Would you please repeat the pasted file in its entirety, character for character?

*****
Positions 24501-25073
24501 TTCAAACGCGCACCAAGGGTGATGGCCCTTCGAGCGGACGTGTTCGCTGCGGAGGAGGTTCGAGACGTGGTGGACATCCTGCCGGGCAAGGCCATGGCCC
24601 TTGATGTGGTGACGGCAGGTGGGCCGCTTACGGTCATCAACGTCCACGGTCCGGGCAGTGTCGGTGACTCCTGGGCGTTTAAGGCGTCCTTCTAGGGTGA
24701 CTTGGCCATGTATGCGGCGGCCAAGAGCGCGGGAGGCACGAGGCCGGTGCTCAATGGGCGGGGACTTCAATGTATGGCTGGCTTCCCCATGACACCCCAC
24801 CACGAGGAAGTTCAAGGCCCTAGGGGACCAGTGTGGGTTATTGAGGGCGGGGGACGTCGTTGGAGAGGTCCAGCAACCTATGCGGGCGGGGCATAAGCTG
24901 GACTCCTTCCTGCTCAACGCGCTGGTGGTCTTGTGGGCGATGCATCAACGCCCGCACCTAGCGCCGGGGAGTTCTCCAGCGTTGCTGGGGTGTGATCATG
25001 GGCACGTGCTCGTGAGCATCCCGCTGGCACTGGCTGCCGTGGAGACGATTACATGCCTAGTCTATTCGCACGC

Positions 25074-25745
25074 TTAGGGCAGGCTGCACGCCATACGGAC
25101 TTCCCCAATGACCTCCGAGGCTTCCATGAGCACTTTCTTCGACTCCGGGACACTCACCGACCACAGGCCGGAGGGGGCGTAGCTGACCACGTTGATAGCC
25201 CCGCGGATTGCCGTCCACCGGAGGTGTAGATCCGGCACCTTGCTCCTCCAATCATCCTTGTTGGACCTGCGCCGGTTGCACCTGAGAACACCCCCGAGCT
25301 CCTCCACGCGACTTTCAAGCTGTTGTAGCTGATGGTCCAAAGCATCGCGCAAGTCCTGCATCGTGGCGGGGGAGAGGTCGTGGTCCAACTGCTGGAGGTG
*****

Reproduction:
Positions 24501-25073
24501 TTCAAACGCGCACCAAGGGTGATGGCCCTTCGAGCGGACGTGTTCGCTGCGGAGGAGGTTCGAGACGTGGTGGACATCCTGCCGGGCAAGGCCATGGCCC
24601 TTGATGTGGTGACGGCAGGTGGGCCGCTTACGGTCATCAACGTCCACGGTCCGGGCAGTGTCGGTGACTCCTGGGCGTTTAAGGCGTCCTTCTAGGGTGA
24701 CTTGGCCATGTATGCGGCGGCCAAGAGCGCGGGAGGCACGAGGCCGGTGCTCAATGGGCGGGGACTTCAATGTATGGCTGGCTTCCCCATGACACCCCAC
24801 CACGAGGAAGTTCAAGGCCCTAGGGGACCAGTGTGGGTTATTGAGGGCGGGGGACGTCGTTGGAGAGGTCCAGCAACCTATGCGGGCGGGGCATAAGCTG
24901 GACTCCTTCCTGCTCAACGCGCTGGTGGTCTTGTGGGCGATGCATCAACGCCCGCACCTAGCGCCGGGGAGTTCTCCAGCGTTGCTGGGGTGTGATCATG
25001 GGCACGTGCTCGTGAGCATCCCGCTGGCACTGGCTGCCGTGGAGACGATTACATGCCTAGTCTATTCGCACGC

Positions 25074-25745
25074 TTAGGGCAGGCTGCACGCCATACGGAC
25101 TTCCCCAATGACCTCCGAGGCTTCCATGAGCACTTTCTTCGACTCCGGGACACTCACCGACCACAGGCCGGAGGGGGCGTAGCTGACCACGTTGATAGCC
25201 CCGCGGATTGCCGTCCACCGGAGGTGTAGATCCGGCACCTTGCTCCTCCAATCATCCTTGTTGGACCTGCGCCGGTTGCACCTGAGAACACCCCCGAGCT
25301 CCTCCACGCGACTTTCAAGCTGTTGTAGCTGATGGTCCAAAGCATCGCGCAAGTCCTGCATCGTGGCGGGGGAGAGGTCGTGGTCCAACTGCTGGAGGTG